Whereas the CARR Loan Mechanics adopt Term CORRA as the first step in the replacement rate selection hierarchy, the analogous ISDA framework uses overnight CORRA. Moreover, the ISDA rate replacement mechanics provide for CDOR-based derivatives to flip to CORRA on the CDOR cessation date (June 28, 2024).  As a result, if market participants do not actively intervene and rely instead on the respective “auto-pilot fallback provisions” of their loan and ISDA agreements, they will potentially open the window to introducing basis risk both in terms of the benchmark rate itself as well as the timing of when the rate flips (e.g., on or before CARR’s new interim milestone date of November 1, 2023 versus the CDOR cessation date of June 28, 2024).

While basis risk is not necessarily materially adverse to a hedged loan transaction, it should be identified, quantified, and modelled into financial projections and assumptions where appropriate. That is particularly the case in highly leveraged transactions such as project finance where interest expense is required to be fixed and hedged for the duration of the loan tenor or beyond. However, there are cases where the deal parties may nonetheless agree to utilize the more borrower-friendly Term CORRA rate under the loan agreement, but permit the borrower to hedge based on overnight compound CORRA, which, as noted, has a much deeper and more liquid trading presence in the derivatives market resulting in lower hedging costs.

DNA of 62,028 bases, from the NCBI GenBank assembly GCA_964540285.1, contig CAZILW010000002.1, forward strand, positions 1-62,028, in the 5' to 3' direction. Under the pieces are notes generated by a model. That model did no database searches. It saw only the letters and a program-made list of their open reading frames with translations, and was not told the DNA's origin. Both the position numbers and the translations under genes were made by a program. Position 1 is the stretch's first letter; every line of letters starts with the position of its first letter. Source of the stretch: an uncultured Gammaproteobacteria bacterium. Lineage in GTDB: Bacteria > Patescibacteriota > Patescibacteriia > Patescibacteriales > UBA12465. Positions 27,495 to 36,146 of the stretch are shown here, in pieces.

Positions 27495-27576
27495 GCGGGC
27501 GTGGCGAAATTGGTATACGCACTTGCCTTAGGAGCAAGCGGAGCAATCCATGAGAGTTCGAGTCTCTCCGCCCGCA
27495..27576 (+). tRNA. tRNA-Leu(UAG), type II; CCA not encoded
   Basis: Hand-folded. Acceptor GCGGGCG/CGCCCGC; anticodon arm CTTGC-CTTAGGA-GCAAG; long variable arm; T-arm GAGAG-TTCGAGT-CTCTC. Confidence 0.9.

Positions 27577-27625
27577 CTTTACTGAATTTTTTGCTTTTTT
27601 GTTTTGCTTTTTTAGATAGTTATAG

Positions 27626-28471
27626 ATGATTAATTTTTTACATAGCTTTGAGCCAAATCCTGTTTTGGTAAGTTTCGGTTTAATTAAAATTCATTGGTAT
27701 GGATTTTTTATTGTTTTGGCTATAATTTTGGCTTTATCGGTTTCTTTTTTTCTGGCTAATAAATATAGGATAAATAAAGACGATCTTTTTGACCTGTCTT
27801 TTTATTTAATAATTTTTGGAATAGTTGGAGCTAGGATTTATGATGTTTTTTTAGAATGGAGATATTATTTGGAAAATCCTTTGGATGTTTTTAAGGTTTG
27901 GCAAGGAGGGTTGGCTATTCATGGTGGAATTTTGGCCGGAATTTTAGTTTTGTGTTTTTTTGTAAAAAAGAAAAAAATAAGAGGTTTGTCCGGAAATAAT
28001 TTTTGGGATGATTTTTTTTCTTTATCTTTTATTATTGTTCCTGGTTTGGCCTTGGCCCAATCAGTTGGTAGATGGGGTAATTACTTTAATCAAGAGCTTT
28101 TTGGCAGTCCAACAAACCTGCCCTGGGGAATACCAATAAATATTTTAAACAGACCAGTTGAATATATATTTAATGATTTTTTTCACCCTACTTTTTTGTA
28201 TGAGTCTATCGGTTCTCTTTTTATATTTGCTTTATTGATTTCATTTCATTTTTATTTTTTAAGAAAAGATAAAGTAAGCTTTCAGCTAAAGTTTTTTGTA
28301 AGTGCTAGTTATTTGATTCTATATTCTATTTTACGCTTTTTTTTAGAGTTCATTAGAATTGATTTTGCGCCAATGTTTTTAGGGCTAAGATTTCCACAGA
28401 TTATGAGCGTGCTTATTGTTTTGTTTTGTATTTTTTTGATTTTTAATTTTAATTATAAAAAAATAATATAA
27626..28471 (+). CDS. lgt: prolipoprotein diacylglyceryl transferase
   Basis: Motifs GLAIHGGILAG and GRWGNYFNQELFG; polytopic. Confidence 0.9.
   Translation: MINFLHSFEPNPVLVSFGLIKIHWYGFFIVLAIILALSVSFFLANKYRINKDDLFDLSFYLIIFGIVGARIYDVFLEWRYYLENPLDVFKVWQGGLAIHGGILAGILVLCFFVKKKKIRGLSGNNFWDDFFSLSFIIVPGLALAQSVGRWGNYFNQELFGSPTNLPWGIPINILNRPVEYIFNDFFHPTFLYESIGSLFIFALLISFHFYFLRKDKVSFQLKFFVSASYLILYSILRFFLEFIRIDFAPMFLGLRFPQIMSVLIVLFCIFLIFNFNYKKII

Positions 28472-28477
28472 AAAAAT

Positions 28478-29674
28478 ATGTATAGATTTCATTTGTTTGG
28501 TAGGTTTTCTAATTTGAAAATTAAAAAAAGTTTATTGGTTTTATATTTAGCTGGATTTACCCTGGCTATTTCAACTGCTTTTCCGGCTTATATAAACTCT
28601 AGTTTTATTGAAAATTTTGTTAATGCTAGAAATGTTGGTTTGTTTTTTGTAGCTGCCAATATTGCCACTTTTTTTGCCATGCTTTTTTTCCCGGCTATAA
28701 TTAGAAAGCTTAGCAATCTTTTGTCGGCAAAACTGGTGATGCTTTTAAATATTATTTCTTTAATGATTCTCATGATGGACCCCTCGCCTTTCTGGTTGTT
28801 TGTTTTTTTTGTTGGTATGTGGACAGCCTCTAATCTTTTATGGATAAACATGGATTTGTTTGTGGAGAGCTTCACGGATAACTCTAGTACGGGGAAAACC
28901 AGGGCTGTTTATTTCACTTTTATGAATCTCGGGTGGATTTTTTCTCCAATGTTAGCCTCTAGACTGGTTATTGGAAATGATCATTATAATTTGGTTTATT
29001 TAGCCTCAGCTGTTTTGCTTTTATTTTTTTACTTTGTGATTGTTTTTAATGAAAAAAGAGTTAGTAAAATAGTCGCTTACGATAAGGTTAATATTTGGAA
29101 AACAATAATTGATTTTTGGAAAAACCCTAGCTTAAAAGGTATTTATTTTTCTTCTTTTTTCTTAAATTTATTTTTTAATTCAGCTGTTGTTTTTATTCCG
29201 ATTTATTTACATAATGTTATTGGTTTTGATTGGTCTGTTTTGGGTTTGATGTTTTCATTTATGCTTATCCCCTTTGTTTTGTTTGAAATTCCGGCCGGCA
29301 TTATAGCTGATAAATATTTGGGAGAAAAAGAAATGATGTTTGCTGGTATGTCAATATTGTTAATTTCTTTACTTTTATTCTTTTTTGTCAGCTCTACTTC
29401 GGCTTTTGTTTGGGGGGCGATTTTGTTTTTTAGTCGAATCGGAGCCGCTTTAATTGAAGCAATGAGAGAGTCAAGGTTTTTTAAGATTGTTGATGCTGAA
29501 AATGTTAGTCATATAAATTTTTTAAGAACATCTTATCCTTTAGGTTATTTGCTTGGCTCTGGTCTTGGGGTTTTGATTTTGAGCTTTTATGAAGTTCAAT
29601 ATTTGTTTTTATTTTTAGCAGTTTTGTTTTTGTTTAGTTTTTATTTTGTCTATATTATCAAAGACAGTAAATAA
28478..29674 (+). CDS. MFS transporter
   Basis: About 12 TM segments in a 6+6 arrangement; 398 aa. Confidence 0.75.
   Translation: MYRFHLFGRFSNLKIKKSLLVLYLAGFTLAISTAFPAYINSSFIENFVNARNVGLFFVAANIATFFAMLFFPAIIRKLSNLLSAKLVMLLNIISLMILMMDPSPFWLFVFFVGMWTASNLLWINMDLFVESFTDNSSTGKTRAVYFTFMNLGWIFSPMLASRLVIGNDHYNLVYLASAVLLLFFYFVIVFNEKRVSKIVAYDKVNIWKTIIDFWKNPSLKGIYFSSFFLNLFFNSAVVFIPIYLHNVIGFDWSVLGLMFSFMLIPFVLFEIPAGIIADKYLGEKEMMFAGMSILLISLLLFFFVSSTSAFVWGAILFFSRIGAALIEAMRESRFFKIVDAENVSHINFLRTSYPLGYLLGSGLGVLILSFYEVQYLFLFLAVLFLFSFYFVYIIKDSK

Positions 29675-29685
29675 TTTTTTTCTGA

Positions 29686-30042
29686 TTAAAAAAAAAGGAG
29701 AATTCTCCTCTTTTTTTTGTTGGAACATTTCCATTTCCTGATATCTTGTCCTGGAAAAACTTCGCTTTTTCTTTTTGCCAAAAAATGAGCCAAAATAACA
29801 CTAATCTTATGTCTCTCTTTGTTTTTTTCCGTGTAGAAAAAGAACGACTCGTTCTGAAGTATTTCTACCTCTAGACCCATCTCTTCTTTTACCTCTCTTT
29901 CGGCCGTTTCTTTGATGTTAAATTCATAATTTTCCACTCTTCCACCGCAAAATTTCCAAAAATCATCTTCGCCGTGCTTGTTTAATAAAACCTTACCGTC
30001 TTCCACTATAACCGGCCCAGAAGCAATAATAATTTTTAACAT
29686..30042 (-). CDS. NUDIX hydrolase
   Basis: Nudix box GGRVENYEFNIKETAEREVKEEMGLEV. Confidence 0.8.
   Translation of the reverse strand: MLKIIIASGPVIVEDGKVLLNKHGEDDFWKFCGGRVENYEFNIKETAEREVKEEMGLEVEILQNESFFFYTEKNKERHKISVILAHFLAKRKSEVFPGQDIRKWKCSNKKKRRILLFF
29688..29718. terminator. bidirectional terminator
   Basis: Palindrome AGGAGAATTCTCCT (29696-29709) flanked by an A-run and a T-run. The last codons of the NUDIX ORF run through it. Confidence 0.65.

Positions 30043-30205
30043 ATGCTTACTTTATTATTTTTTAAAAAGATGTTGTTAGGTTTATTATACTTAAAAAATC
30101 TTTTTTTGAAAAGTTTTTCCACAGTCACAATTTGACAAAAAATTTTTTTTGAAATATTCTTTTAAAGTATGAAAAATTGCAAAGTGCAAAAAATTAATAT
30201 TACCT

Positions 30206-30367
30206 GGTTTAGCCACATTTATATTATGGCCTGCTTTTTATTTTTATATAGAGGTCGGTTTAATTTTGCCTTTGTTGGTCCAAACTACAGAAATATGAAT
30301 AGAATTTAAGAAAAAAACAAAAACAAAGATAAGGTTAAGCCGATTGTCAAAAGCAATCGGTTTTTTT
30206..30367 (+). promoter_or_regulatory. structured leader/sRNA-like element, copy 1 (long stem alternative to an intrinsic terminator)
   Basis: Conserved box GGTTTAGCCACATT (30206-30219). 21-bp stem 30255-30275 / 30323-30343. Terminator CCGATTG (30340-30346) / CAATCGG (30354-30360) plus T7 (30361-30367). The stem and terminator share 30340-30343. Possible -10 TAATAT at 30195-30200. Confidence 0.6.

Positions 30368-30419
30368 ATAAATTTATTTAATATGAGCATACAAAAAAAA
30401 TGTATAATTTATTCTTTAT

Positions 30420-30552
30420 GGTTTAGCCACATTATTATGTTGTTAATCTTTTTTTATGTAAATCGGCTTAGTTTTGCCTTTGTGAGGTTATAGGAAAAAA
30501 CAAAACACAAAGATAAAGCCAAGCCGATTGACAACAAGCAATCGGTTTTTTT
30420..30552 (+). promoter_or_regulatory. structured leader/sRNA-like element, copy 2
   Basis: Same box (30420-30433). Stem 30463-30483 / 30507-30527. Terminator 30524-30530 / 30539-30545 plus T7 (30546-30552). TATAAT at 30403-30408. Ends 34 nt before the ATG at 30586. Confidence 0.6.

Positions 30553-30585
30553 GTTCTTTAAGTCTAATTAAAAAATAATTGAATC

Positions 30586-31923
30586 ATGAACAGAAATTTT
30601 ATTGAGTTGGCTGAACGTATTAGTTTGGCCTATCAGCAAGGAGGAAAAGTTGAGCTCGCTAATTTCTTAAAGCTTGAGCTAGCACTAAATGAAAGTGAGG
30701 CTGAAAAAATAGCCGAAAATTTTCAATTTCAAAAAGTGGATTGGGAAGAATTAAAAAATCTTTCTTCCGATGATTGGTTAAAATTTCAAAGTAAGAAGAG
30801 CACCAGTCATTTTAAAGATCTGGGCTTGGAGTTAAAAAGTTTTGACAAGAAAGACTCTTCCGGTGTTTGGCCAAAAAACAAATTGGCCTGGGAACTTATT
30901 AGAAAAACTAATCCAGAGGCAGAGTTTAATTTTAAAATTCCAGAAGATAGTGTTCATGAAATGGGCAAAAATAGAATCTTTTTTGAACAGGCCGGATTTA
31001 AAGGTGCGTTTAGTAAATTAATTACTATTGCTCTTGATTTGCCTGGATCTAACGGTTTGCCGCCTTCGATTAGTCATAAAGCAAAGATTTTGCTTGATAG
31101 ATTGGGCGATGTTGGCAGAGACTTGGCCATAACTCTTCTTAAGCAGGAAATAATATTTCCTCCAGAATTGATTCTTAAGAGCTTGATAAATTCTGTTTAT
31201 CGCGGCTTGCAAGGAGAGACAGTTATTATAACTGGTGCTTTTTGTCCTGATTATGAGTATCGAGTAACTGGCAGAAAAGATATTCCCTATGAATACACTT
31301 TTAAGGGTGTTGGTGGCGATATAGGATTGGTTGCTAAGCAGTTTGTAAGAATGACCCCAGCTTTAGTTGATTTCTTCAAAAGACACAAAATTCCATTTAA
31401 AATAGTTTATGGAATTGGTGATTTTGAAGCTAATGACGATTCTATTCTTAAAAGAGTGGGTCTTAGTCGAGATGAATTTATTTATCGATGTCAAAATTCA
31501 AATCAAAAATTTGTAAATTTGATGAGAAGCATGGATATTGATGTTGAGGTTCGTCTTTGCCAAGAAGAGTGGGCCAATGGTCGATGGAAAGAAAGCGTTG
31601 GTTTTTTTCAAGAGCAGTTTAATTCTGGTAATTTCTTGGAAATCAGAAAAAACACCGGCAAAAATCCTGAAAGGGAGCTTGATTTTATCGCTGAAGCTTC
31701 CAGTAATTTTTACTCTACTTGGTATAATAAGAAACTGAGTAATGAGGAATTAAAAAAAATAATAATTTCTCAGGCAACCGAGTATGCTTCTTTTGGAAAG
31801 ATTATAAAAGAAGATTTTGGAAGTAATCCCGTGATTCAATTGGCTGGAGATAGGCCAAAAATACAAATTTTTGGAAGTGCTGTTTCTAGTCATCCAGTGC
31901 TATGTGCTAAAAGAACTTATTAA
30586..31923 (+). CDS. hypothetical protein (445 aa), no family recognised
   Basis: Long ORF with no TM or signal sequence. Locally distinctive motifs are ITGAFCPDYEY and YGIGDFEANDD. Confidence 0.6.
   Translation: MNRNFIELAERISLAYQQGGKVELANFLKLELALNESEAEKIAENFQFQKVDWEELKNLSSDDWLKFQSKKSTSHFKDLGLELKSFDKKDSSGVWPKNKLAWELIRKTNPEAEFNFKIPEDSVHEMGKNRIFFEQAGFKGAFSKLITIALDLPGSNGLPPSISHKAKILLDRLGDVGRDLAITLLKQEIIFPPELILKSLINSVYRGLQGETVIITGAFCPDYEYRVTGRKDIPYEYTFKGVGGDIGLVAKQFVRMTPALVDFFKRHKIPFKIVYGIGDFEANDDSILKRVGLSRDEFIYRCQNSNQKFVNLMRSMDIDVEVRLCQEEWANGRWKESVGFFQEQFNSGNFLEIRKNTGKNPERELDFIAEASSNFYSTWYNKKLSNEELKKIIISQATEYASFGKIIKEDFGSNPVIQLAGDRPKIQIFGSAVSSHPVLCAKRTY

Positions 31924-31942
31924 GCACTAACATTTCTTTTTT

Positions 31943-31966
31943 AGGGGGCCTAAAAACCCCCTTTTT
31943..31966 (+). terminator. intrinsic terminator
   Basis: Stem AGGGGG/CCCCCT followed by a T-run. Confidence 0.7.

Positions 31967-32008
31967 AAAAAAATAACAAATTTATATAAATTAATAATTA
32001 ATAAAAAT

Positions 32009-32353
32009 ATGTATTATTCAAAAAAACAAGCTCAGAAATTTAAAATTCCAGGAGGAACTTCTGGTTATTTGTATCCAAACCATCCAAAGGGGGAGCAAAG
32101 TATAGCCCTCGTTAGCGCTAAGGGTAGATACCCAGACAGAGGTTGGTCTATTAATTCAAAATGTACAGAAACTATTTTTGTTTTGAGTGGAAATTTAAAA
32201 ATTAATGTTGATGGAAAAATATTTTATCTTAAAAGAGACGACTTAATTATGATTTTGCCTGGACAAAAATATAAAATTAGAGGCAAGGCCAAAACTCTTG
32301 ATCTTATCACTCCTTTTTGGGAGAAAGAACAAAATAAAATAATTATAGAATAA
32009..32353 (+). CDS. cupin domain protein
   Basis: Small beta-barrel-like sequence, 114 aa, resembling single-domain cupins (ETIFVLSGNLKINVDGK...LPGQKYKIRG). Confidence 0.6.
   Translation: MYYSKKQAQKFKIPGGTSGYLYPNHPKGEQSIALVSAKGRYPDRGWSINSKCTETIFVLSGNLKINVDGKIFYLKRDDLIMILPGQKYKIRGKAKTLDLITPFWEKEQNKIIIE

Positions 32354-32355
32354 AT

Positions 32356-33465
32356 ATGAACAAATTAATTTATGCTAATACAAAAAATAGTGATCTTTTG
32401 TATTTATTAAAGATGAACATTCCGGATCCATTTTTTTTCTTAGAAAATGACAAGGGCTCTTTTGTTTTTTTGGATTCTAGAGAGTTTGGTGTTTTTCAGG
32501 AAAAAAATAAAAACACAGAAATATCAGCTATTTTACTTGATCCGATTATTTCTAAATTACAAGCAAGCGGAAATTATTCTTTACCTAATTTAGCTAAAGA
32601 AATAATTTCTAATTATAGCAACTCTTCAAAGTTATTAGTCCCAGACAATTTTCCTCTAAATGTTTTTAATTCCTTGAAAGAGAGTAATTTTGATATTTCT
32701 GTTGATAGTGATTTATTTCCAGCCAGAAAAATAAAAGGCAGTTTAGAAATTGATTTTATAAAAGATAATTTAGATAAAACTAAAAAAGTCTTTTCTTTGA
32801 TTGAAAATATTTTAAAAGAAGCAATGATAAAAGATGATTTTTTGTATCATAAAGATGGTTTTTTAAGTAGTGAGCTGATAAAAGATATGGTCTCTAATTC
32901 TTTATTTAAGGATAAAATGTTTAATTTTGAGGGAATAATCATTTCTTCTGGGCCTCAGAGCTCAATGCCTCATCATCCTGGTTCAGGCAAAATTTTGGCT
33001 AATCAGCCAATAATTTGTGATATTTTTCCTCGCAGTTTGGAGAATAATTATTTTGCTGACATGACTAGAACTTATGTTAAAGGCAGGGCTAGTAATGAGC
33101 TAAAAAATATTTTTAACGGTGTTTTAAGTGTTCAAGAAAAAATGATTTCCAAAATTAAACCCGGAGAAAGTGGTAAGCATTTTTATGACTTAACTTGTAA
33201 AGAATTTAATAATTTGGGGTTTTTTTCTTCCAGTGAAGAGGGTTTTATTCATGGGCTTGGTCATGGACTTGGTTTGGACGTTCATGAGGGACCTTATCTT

Avoid unintended consequences

As a suggested practice point, industry participants are encouraged to review the existing fallback regimes in their loan agreements and any related hedges, consider what fallback benchmarks are operative and when, and take action if necessary to preemptively amend existing loan and derivatives agreements in order to ensure that their borrowing and hedging instruments achieve the intended results without onboarding undue risk.

To discuss these issues, please contact the author(s).

This publication is a general discussion of certain legal and related developments and should not be relied upon as legal advice. If you require legal advice, we would be pleased to discuss the issues in this publication with you, in the context of your particular circumstances.

For permission to republish this or any other publication, contact Janelle Weed.